Since the beginning of the war, Russia made a turn towards an openly repressive dictatorship, which many see as a modern brand of fascism. This top-down fascism is different from the fascism of the past: it does not require mass patriotic mobilization and is not accompanied by a rise in nationalist enthusiasm. It may seem surprising, but after a year of war, to which hundreds of thousands were sent, and dozens of thousands have already died, the vast majority continue to perceive what is happening as “politics”, to which they have nothing to do and which they are not able to influence. What happened to Russian society, what reasons led it to its current state of liability, and what can affect its change?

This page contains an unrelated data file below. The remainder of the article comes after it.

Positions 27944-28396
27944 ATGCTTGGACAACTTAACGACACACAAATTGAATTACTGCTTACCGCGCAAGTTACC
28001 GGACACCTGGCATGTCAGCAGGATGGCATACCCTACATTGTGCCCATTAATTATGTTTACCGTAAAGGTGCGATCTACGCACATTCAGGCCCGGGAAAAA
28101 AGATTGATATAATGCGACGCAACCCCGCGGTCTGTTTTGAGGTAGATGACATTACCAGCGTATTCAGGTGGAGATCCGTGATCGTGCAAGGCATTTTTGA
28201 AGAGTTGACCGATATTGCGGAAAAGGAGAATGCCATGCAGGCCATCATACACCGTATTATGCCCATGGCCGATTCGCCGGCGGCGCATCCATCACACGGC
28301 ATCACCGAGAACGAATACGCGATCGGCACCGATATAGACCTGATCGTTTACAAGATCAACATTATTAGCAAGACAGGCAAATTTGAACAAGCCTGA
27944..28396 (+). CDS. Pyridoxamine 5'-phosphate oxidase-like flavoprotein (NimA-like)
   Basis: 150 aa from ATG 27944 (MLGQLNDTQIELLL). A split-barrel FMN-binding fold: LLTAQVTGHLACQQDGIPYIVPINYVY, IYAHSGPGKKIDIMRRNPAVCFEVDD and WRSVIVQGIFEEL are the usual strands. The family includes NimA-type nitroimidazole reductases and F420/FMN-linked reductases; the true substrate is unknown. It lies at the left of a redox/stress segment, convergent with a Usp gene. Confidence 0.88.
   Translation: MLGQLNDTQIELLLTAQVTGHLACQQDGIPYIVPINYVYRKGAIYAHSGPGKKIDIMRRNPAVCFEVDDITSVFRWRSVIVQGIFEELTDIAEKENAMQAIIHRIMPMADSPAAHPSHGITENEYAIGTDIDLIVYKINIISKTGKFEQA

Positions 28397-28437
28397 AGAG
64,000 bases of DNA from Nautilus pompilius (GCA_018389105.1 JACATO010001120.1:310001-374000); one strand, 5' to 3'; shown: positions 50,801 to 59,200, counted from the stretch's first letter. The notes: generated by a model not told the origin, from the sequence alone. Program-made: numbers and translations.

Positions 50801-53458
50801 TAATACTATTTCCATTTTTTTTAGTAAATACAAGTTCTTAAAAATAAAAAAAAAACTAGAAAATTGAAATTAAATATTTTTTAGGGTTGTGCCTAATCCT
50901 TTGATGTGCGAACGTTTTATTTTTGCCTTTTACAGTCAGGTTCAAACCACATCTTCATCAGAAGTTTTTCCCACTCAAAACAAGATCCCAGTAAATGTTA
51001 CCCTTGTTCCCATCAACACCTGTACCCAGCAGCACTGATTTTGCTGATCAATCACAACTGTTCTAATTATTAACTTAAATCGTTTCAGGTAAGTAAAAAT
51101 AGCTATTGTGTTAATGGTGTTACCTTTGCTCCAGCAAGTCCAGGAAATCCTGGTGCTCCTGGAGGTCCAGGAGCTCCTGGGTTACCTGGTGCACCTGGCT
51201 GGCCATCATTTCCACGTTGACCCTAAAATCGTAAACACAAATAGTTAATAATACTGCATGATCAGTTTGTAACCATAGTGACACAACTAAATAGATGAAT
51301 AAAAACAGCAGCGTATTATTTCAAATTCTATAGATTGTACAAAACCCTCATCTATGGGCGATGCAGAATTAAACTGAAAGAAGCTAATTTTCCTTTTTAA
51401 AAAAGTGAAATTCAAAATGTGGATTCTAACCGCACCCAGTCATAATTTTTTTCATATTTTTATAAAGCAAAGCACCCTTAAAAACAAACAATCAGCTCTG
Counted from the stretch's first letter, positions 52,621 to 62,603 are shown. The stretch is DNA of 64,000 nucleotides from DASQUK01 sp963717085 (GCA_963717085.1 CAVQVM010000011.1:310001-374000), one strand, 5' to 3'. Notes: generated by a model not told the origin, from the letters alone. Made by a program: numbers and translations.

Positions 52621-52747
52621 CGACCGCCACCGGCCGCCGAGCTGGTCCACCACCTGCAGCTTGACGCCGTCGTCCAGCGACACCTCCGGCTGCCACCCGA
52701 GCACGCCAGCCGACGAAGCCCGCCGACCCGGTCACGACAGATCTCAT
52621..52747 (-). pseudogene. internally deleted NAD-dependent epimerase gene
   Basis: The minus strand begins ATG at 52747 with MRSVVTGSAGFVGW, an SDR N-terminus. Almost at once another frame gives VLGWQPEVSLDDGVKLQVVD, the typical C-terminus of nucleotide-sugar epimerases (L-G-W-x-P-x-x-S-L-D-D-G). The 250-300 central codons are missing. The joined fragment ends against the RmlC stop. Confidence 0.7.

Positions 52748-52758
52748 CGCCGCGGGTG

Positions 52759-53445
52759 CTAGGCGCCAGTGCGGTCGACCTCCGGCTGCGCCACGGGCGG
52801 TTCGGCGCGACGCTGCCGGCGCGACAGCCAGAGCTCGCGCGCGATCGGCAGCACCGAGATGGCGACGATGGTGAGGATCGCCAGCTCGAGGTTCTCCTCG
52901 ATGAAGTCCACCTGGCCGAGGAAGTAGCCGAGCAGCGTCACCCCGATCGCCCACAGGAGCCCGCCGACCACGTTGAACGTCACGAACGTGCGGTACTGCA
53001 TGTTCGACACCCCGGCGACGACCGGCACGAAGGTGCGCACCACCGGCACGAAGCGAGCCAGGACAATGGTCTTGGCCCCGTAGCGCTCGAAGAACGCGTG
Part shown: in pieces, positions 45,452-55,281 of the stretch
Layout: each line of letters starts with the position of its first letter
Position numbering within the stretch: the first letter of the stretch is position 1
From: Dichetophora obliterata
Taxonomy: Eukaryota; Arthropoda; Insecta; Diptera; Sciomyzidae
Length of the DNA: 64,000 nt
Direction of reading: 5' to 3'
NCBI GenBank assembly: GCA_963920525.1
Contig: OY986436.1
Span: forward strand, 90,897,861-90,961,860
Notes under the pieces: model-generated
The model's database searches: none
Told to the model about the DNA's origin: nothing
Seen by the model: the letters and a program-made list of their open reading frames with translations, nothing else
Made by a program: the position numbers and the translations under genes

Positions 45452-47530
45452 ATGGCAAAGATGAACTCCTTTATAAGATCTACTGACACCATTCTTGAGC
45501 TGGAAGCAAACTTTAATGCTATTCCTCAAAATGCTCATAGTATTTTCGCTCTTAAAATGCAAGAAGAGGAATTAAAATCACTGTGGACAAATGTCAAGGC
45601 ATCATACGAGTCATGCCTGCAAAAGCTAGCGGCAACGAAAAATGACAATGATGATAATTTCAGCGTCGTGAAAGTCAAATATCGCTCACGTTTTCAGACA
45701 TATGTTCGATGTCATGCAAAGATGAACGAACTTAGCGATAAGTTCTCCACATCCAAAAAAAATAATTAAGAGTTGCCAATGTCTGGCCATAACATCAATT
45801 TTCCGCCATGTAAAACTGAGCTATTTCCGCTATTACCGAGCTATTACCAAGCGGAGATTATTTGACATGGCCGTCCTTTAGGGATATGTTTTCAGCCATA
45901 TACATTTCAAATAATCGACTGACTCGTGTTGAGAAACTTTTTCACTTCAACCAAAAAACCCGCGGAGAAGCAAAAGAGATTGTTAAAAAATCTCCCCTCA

Ilya Budraitskis is a political and social theorist, previously based in Moscow. He writes regularly for e-flux journal, openDemocracy, Republic.ru and other outlets, and teaches at the Moscow School of Social and Economic Sciences. Budraitskis’s essay collection Dissidents among Dissidents: Ideology, politics and The Left in Post-Soviet Russia was published by Verso in 2022.
Part of a talk program on sanctions and boycotts.